Writing ‘prayer-poem-psalms’

Jul 14, 2022 | Devotions and Reflections, INSIGHTS, PRAY

I’m having a go at writing ‘prayer-poem-psalms’ – why don’t you have a go at writing one too?’

After all, as you will have realised, many of the psalms begin with a lament, look back with longing and nostalgia and then turn on a pivot as they catch their breath, so to speak, by ‘remembering’ their faith and what God has done before a final burst of praise and thanksgiving.

Many years ago, a dear friend, Laurie Klein, challenged a workshop to have a go at completing the following phrases.

Lord, why can’t I? . . .

I remember when . . .

Thank You that Your word says . . .

And so, I praise You that . . .

By completing this simple but often surprisingly helpful and revealing exercise you have incorporated many of the key elements that we find in many of the psalms, moving from complaint, through the ‘steadying’ processing that recollection and meditation on the Scriptures bring before reaching the ‘pivot’ point that thanksgiving brings. When they have done that, Laurie tells them that they have effectively written a psalm!

The medieval church taught by means of stained glass window, harnessing creativity into their presentation of the gospel. In these psalms/prayer poems +{Which shall they be?}+, we want to do something along those lines ourselves, to make spiritual insights and theological truths as personal and applicable to our everyday walk with the Lord as we can.

We have done a few along these lines before, and are now beginning a major miniseries on the theme of the Lord’s constancy outweighing (by far!) our fickleness. I put considerable effort into penning this, and we will be releasing it in seven short tracks.

It is sad that parts of the Church regard written prayer as somehow being of less inspiration than that which is spontaneous – whilst other parts still look down on improvised prayer. We are not as good at the ‘both . . . and’ as we should be! Rather as Paul said that he would pray with his mind and his spirit, there is room for both! God clearly regards poetry in prayer as being quite otherwise. The fact that we find God’s words being proclaimed again and again in the writings of the prophets rather than ‘just’ in the ordinary language of everyday prose is a reminder that poetry, like music, impacts hearers and reaches their hearts in deeper ways. For many years now, I have sought to present many of my reflective prayers in this way, combining prayer, poetry and music in the quiet belief that there is something essentially poetic about the very courts of Heaven themselves.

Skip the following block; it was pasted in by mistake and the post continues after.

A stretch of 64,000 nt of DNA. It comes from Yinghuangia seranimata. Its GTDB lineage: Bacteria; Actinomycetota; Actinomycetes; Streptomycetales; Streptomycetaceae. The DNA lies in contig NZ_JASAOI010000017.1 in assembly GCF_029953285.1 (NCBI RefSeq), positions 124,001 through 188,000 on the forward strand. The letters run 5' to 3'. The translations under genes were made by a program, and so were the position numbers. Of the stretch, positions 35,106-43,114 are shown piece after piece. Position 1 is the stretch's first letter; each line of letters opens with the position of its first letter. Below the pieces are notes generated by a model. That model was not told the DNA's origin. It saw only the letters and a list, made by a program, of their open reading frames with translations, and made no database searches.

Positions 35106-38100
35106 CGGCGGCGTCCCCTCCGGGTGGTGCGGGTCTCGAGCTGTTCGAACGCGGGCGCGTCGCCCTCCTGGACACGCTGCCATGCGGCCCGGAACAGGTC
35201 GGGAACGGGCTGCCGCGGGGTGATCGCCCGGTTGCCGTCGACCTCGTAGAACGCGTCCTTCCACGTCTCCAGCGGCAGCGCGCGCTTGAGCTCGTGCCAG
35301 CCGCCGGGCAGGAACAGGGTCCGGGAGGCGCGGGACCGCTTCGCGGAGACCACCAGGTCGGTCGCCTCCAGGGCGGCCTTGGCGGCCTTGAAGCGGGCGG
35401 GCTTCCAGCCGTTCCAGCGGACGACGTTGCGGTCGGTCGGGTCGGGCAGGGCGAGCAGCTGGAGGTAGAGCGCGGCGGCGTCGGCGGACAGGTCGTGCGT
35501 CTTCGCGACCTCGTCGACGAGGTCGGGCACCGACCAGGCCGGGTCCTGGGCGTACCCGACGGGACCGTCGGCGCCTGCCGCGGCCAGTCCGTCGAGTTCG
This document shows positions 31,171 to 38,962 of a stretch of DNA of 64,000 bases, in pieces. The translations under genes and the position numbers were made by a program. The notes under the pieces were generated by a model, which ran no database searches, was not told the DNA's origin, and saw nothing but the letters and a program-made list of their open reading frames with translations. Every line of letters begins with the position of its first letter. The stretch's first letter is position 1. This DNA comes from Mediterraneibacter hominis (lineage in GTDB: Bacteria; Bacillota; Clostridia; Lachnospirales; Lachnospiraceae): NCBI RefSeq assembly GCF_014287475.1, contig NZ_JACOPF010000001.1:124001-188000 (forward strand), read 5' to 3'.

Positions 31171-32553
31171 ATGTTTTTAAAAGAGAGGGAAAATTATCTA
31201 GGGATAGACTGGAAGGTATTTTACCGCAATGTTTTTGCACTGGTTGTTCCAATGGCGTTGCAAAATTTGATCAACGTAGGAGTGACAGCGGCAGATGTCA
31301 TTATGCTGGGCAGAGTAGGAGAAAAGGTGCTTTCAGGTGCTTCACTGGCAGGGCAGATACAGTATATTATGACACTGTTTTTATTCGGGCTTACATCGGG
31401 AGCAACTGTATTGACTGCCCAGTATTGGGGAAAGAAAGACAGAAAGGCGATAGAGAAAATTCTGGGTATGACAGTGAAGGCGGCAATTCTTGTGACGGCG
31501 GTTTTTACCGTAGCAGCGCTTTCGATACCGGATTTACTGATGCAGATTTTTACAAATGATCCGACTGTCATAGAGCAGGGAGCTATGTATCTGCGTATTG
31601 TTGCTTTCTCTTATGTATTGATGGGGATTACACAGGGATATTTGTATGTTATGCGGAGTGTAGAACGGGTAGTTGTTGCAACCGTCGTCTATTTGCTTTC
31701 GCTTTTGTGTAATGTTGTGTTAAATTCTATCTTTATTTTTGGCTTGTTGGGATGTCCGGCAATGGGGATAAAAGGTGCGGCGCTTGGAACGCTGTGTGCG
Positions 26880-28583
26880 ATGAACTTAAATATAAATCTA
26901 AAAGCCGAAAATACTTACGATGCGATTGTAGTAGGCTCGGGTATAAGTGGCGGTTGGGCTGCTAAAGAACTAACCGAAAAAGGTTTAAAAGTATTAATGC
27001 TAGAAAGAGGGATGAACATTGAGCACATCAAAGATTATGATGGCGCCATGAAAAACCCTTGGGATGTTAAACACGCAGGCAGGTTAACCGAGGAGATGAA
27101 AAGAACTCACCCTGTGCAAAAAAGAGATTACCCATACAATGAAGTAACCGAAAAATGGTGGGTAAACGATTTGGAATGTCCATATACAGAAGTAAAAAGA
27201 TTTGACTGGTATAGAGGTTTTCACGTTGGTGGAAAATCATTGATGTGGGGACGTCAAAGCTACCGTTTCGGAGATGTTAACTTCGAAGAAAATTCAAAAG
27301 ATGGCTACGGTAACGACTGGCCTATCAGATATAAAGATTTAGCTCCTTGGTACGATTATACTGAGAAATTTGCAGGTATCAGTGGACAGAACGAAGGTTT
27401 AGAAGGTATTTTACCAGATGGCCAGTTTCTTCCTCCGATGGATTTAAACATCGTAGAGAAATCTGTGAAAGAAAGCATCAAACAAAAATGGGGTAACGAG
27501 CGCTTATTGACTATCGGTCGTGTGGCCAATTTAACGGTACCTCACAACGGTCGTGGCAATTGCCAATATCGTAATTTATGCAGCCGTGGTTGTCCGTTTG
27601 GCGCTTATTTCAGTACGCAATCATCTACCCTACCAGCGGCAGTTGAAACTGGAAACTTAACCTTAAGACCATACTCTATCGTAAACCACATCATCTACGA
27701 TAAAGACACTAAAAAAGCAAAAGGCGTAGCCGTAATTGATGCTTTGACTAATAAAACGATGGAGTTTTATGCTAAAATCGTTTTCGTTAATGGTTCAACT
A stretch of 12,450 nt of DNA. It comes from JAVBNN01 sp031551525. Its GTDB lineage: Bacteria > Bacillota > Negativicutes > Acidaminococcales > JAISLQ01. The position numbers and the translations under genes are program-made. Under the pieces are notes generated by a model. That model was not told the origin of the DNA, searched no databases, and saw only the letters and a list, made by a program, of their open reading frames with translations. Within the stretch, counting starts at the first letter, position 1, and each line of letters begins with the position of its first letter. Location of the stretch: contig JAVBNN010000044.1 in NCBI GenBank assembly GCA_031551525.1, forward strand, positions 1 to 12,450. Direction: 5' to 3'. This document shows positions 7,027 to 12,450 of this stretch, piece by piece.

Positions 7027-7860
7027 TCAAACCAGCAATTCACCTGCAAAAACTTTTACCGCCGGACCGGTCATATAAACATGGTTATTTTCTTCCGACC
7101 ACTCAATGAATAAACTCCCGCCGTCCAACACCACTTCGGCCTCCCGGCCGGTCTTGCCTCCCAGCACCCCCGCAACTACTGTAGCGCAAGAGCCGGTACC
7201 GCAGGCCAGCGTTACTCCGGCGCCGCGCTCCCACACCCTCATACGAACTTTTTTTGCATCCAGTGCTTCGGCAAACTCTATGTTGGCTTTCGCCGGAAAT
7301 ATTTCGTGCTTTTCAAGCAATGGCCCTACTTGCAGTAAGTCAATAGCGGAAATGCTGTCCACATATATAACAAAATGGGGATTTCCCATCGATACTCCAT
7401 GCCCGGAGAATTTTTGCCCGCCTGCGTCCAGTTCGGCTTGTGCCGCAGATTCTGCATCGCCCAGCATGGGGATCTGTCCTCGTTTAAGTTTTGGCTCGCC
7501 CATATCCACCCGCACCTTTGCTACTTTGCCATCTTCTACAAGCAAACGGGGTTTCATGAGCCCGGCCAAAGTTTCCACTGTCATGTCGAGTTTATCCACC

Prayer has been described as

‘the poetry that possesses the body, the kernel of a soul left over when everything else has been immolated. Poems are written for audiences, readers, the poet themselves, but only prayers are written for God.’

For if many of our prayers are childlike or urgent requests that we ‘deliver’ in God’s post box and then leave with confidence for Him to attend to, there are many other kinds that are meant to fill and possess our souls. Petition of itself cannot spare us from every setback in life, or scatter every dark cloud in the world around us. It is all about shaping and finding a way forward in the light of these realities in the presence of God, and seeking His help and guidance. The poems I write view everything as potential subject matter to turn into prayer, seeking to gain His perspective on them, and to invite the Lord to come right in on the action. Their focus is a partial rather than a fully systematic theory, seeking to address specific themes and topics, and to grasp the truths and principles about God Himself and the way He God moves, and then seeking to ‘earth and apply’ them in many ways. They are both an internalising of what is going on within us, and a cry of the heart to the One who feels and share all things with us.

I had no guide to writing prayer poems before I started composing them; I just set out, much as I have done for decades in leading prayer events, but this time on paper rather than with and in front of live congregations. Perhaps some of you may find this simple introduction to the concept a prompt to have a go yourself – or to take your present writings to a deeper level.

You will soon see that the written version of Your constancy is a resource-rich project rather than just the simple prayer poem that we very much hope you will enjoy listening to. Do take time to follow up the links at your leisure! A psalm: His constancy outweighs my fickleness A psalm of Robert the servant of the LORD, a prayer for a heart that is single-minded and free from deceit. To the tune, St Denio, which is based on ‘Can mlynedd i nawr’ (‘A Hundred Years from Now’) and familiar to us in the hymn, ‘Immortal, invisible God only wise.’

Photo by Jan Kahánek on Unsplash

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